She said: I think Tony is exactly right—travelers and readers alike tend to be intensely curious and thoughtful individuals, and both activities offer us the opportunity to better understand the world, as well as our place in it. When I read, I seek wisdom and enlightenment, truth and beauty, and I love that a great book can help me know the world in a way I never would have on my own. I think traveling can, and often does, serve the same purpose. I’m pretty sure that those who love to travel and those who love to read ultimately are individuals who are constantly looking for ways to celebrate the richness of life.
4) A question for you Dr. Steph, How will your degree/training help you with your travels? Relating with people of different cultures?
She said: I am always joking that for all the hard work I put into earning my degree, I’ve somehow managed to choose a path in which it doesn’t apply whatsoever! Of course that’s not true since all aspects of Psychology are concerned with trying to understand the principles underlying the human mind, and as it turns out, the world is full of people… I certainly have bits of trivia that I picked up over the 10+ years of studying Psychology—I can tell you all the theories on why we are more likely to claim that people from other races all look the same, or even the neurological reasons & psychological principles that explain why tonal languages are hard for non-tonal speakers to learn—but on a daily basis, I wouldn’t say that I am explicitly using my degree in our travels. I got into Psychology because I wanted to try to understand people, and so it’s probably no surprise that interacting with people and learning about their local customs and how they view the world has become the most rewarding part of our trip for me!
I will also say that many of the skills I developed during grad school and that helped me earn my doctorate have proved immensely helpful on this trip. I’m great with numbers and am very good at tracking our money, which keeps us from burning through our savings too quickly and proves extremely helpful when we write our country summary posts. I’m also good at researching destinations efficiently but extremely thoroughly, which helps with the day-to-day mechanics of getting from place-to-place and figuring our what we need to do. If you need someone to synthesize and summarize a chunk of information and come up with a plan of attack, I am your girl!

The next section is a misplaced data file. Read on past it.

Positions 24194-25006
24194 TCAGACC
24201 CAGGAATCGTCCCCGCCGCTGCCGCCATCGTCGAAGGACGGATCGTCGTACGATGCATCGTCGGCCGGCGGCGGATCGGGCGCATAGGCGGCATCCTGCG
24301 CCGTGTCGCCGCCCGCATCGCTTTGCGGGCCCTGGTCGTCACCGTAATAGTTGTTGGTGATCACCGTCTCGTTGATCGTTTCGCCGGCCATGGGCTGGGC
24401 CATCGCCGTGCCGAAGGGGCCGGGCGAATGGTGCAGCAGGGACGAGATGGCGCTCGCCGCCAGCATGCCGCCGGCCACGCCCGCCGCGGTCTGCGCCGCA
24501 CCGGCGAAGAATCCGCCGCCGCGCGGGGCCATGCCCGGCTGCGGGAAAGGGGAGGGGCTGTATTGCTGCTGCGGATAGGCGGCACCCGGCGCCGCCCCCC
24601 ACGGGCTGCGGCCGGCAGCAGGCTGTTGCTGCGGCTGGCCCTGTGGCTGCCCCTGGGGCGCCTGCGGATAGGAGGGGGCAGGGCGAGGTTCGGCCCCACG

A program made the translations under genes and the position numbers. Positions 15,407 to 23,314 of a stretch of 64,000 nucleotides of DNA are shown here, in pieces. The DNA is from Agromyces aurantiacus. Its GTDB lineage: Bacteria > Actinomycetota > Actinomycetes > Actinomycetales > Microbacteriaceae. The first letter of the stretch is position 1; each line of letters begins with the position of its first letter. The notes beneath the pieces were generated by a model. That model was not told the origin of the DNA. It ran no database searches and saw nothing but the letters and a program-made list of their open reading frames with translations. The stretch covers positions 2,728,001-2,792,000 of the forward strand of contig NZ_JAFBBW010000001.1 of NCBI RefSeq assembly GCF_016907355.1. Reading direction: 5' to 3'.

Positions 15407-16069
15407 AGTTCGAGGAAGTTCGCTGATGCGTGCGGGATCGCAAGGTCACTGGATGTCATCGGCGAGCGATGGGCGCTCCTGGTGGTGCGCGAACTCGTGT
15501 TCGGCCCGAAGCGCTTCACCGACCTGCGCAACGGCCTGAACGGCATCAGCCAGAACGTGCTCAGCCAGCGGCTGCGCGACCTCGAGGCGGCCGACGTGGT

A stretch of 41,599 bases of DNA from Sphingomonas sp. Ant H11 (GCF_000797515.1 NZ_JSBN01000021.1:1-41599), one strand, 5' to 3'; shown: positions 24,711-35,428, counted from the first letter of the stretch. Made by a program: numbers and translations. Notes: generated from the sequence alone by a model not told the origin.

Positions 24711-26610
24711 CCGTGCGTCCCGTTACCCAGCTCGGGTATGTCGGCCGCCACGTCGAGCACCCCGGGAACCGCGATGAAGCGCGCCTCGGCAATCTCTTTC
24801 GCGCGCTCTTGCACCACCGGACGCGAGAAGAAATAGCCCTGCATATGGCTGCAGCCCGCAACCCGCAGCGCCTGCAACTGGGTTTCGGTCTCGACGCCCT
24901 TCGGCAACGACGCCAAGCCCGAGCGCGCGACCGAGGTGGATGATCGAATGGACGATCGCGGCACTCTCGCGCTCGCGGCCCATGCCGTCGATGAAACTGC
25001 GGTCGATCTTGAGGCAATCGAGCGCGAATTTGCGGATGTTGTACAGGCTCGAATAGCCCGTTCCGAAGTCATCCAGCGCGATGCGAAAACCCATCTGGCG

5) Tony, you are quite the photographer! Love your pics of Japan! Give us novices a few hints into how you work your magic behind the viewfinder.
He said: Thanks! Wow, well, I’ve been shooting for well over a decade now, so a lot of what I do is just instinct now, but I’ll do my best to help!
First, always think about the story you’re trying to tell with your photographs. It can be a series of shots or just one, but always try to imagine what you want someone seeing the shot to think. It doesn’t have to be grand, just try to have something in mind.
Second, think about your composition! Find out what the rule of thirds is and use it when you frame your photos, you’ll notice immediate improvement in the general interest of your photos when you pay attention to your framing!
Finally, think about all the aspects of where you are and what you’re shooting. Capture details, small elements and unusual perspectives. Never be afraid to take a shot, if you think there is a chance it will turn out (and even if you don’t) take the shot! You might be surprised at what works. Shoot everything!
6) If you could solve one problem in the world what would it be?